During the months of January and February of 2017, a climatologic event was presented in Peru that incremented the presence of rains, flooding and mud slides causing massive material damage that obligated the country to declare a state of emergency 12 departments. This phenomenon was called “The Coastal Child” that occurred due to the increment in superficial temperature of the Peruvian sea which intensified the continuous precipitations in the north coast of Peru. The city of Piura and several districts of this province were affected by floods that originated the collapse of safe drinking water systems and sewage systems, leaving miles of people affected that were displaced to temporary shelters.
Taking into consideration the prior epidemiologic profile of the affected area, the floods exacerbated the increase of infections with a potentially high epidemic risk in the population, such as vector-borne diseases, dermic diseases, and an increase in diarrhea illnesses. Likewise, the bad habits of water storage, inadequate sanitation conditions, lack of access to safe water and lack of sanitary installation obligated people to recur to defecating in the open air associated to a system of solid residue causing trash accumulation, increasing the risk of plagues and vectors in the temporary shelters.
The objective of the study was to determine the risk factors in the presence of diseases after floods due to the Coastal Child Phenomenon in displaced populations in Piura during the year 2017. Considering the epidemiological profile of the affected area, the floods exacerbate the increase of infection with high epidemic potential to the population as well as vector-borne diseases, dermic diseases, and an increase in diarrheal diseases. Likewise, safe water management and safe water storage were at risk of presenting acute diarrheal diseases the poor water storage habits, inadequate sanitation conditions, lack of access to safe clean water and lack of sanitary facilities force people to resort to defecating in the open air, associated with a management system of solid waste causing trash buildup, increasing the risk of plagues and vectors in the temporary shelters.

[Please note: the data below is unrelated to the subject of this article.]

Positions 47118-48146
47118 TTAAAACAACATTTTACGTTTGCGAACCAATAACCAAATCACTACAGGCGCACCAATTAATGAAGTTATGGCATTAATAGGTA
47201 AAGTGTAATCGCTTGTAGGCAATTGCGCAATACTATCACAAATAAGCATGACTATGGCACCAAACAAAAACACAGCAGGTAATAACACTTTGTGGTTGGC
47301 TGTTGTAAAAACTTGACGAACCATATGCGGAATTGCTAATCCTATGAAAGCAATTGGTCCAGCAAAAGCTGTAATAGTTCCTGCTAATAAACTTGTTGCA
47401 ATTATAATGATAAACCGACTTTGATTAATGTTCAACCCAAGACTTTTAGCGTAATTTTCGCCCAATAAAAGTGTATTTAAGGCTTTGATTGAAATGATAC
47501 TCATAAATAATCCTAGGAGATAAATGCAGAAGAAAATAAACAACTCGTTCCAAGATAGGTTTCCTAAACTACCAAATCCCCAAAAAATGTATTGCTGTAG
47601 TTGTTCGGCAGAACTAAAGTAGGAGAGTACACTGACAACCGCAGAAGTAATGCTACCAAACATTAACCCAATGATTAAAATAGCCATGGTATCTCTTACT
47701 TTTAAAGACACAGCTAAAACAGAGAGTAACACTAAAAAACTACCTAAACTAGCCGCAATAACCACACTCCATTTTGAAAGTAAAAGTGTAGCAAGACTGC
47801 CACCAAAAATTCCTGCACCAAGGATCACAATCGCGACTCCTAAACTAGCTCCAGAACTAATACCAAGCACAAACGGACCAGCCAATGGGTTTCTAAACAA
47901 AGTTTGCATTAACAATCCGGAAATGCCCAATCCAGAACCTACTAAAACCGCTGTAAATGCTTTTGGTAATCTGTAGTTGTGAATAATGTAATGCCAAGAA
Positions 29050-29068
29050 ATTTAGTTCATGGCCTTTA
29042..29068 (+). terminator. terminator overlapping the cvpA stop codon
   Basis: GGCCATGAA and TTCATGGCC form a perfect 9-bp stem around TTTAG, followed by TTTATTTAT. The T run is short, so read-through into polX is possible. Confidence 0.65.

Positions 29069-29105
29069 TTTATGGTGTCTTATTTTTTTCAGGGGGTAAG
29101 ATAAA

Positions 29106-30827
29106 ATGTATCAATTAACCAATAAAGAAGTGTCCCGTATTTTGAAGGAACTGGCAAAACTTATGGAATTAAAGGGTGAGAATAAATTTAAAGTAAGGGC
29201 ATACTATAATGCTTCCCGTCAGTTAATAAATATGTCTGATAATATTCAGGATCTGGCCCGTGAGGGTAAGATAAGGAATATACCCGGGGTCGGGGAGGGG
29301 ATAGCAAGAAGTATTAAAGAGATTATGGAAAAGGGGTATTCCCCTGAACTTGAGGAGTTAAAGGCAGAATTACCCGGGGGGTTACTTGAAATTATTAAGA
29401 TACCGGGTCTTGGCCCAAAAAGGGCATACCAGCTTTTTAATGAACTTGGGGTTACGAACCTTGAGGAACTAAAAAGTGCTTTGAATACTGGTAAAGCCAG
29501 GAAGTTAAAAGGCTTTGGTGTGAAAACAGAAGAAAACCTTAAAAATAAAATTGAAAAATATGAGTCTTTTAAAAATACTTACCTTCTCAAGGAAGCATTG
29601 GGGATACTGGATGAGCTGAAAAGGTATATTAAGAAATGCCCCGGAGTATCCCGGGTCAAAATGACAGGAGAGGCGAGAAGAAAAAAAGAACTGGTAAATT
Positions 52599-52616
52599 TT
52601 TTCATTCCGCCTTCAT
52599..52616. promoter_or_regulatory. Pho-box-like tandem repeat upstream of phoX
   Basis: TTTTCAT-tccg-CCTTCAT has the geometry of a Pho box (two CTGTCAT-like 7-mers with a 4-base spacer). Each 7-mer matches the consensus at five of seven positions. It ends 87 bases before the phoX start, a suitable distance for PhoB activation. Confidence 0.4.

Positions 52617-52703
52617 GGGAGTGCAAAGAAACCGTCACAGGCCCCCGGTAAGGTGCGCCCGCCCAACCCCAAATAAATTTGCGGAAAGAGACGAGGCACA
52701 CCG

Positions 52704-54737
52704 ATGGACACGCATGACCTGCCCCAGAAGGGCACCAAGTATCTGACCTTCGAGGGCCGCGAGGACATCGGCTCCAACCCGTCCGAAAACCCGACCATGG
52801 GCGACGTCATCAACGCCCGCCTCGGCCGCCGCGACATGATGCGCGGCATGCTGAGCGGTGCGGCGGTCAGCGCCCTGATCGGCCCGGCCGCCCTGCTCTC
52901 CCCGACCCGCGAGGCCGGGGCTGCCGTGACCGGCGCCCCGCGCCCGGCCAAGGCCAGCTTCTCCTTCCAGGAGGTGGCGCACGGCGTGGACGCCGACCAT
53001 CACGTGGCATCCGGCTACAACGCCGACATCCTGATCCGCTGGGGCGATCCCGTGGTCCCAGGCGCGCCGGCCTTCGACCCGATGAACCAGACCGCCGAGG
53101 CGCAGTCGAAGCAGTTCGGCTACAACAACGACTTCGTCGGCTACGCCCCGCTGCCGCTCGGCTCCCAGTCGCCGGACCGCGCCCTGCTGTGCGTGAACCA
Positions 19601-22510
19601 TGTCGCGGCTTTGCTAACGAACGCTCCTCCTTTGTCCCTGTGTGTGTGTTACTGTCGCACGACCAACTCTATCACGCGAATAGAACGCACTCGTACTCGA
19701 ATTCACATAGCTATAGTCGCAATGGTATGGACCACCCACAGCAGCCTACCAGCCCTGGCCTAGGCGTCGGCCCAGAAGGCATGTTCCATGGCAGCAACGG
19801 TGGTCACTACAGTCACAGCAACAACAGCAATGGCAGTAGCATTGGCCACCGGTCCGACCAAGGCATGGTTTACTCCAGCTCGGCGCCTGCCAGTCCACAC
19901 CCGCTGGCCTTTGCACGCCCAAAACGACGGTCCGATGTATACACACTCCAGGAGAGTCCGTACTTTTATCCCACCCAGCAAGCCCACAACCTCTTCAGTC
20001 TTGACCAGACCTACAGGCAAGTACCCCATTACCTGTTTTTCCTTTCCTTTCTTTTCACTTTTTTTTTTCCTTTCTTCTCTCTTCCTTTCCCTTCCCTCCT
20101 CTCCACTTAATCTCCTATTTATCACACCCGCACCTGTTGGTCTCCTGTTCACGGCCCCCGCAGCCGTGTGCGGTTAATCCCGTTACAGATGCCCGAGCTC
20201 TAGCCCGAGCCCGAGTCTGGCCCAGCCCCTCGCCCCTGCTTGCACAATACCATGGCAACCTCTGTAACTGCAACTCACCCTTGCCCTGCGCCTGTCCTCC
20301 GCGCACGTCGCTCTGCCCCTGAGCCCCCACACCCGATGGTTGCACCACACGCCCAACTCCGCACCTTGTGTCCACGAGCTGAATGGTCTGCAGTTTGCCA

The objective of this study was to determine the risk factors in the presence of diseases following the floods from the Coastal Child Phenomenon in displaced populations in Piura during the year 2017.
A quantitative, longitudinal, analytic case-control study was performed.
The population consisted of families that were displaced in shelters created after the floods in Piura in March 2017 affecting populations of Castilla, Catacaos, Cura Mori, Narihualá and Simbilá. The grouping of the shelters took place in two clusters: one group located in kilometer 975 and the other located in kilometer 980 of the North Pan-American highway. These shelters are located 40 minutes from the city of Piura.
The first shelter cluster in kilometer 975 was organized in 5 areas: San José, Ciudad de Dios, Nuevo Buenos Aires, Nuevo Pedregal, Nuevo San Pedro and the cluster in kilometer 980 was organized in 7 areas: Cristo viene, Tupac Amaru I, San Martin, Santa Rosa, Eleuterio Cisneros, Jesús de Nazareth and Tupac Amaru II.
Each one of these areas were distributed by blocks and lots, which were assigned to the people registered as suffering by the affected areas. This area is characterized as being a deserted area without any basic service of water, sewage or electric power.
The family was determined as a unit of measure located in each shelter area for sample selection. A sketch of each location was set with the purpose of identifying the blocks and the locations of certain points such as water, hygienic services, trash pick-up, community centers, among others. The total number of families in the shelters was 2277. The sample size was 230 families for those sheltered in the kilometer 975 cluster and 314 families for those sheltered in the kilometer 980 cluster. For the selection of families, a two-stage random sampling was performed taking into consideration the proportion of families per block, area and cluster.
The inclusion criteria were to have a family member or other person of both genders, over 15 years of age, that were present during the interview and that the family who resides in the shelter areas has a minimum of 3 months residing in the area.